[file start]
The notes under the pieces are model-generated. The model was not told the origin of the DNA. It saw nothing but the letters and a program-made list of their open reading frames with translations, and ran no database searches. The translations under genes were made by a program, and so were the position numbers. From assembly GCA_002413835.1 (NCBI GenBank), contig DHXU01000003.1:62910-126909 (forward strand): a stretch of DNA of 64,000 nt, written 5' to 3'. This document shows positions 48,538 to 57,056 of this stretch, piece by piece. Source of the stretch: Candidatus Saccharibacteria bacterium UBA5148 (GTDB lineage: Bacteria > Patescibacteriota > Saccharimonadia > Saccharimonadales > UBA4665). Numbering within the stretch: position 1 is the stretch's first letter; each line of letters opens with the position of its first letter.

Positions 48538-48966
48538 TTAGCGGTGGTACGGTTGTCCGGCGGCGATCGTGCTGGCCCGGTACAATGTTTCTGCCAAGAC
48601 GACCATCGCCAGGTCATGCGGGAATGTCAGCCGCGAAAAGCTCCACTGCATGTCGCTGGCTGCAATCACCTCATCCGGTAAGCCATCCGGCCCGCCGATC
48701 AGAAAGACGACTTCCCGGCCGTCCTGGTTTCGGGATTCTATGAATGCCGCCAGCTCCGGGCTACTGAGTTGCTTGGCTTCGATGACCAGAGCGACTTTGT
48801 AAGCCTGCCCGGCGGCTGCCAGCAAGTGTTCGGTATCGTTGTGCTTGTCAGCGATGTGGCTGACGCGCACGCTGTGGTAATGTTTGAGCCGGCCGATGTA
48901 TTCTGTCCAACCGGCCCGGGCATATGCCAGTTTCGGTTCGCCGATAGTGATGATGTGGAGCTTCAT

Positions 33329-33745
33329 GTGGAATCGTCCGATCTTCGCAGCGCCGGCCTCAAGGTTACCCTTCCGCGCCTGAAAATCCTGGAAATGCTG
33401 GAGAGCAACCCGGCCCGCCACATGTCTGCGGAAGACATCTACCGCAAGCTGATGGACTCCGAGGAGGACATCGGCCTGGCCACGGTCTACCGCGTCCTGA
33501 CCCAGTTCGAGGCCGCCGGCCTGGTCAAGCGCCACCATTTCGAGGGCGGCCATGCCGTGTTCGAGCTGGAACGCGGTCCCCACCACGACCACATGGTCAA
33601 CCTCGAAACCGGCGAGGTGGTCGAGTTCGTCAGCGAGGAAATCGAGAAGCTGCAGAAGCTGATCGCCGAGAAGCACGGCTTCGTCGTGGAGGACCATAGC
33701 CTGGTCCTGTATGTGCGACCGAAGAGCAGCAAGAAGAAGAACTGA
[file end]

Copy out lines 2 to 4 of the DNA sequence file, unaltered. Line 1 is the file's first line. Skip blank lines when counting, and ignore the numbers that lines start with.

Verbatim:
Positions 48538-48966
48538 TTAGCGGTGGTACGGTTGTCCGGCGGCGATCGTGCTGGCCCGGTACAATGTTTCTGCCAAGAC
48601 GACCATCGCCAGGTCATGCGGGAATGTCAGCCGCGAAAAGCTCCACTGCATGTCGCTGGCTGCAATCACCTCATCCGGTAAGCCATCCGGCCCGCCGATC